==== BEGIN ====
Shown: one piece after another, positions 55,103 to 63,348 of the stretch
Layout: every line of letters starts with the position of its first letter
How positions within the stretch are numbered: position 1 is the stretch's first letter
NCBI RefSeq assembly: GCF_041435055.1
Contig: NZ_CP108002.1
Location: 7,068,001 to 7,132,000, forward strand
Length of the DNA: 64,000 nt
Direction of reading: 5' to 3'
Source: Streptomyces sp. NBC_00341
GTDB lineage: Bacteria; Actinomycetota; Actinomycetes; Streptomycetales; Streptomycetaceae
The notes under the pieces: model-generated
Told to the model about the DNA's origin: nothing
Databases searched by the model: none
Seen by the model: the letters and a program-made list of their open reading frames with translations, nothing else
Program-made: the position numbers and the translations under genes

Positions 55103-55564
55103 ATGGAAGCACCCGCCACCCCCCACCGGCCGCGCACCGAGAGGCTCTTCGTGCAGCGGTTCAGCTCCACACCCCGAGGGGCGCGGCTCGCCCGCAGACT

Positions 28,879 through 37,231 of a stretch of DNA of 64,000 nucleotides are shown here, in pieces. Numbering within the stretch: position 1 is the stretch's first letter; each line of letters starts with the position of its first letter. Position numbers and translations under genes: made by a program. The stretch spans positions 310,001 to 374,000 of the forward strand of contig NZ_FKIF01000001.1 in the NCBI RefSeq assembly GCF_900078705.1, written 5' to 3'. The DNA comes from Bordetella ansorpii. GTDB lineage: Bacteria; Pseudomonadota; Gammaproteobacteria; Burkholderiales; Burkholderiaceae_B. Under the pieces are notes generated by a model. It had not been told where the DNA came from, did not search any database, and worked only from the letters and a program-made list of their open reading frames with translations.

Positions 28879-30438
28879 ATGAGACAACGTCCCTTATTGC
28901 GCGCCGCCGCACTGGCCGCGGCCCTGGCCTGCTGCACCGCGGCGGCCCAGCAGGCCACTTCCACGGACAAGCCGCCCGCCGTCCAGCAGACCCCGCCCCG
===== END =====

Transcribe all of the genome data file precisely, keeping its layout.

Shown: one piece after another, positions 55,103 to 63,348 of the stretch
Layout: every line of letters starts with the position of its first letter
How positions within the stretch are numbered: position 1 is the stretch's first letter
NCBI RefSeq assembly: GCF_041435055.1
Contig: NZ_CP108002.1
Location: 7,068,001 to 7,132,000, forward strand
Length of the DNA: 64,000 nt
Direction of reading: 5' to 3'
Source: Streptomyces sp. NBC_00341
GTDB lineage: Bacteria; Actinomycetota; Actinomycetes; Streptomycetales; Streptomycetaceae
The notes under the pieces: model-generated
Told to the model about the DNA's origin: nothing
Databases searched by the model: none
Seen by the model: the letters and a program-made list of their open reading frames with translations, nothing else
Program-made: the position numbers and the translations under genes

Positions 55103-55564
55103 ATGGAAGCACCCGCCACCCCCCACCGGCCGCGCACCGAGAGGCTCTTCGTGCAGCGGTTCAGCTCCACACCCCGAGGGGCGCGGCTCGCCCGCAGACT

Positions 28,879 through 37,231 of a stretch of DNA of 64,000 nucleotides are shown here, in pieces. Numbering within the stretch: position 1 is the stretch's first letter; each line of letters starts with the position of its first letter. Position numbers and translations under genes: made by a program. The stretch spans positions 310,001 to 374,000 of the forward strand of contig NZ_FKIF01000001.1 in the NCBI RefSeq assembly GCF_900078705.1, written 5' to 3'. The DNA comes from Bordetella ansorpii. GTDB lineage: Bacteria; Pseudomonadota; Gammaproteobacteria; Burkholderiales; Burkholderiaceae_B. Under the pieces are notes generated by a model. It had not been told where the DNA came from, did not search any database, and worked only from the letters and a program-made list of their open reading frames with translations.

Positions 28879-30438
28879 ATGAGACAACGTCCCTTATTGC
28901 GCGCCGCCGCACTGGCCGCGGCCCTGGCCTGCTGCACCGCGGCGGCCCAGCAGGCCACTTCCACGGACAAGCCGCCCGCCGTCCAGCAGACCCCGCCCCG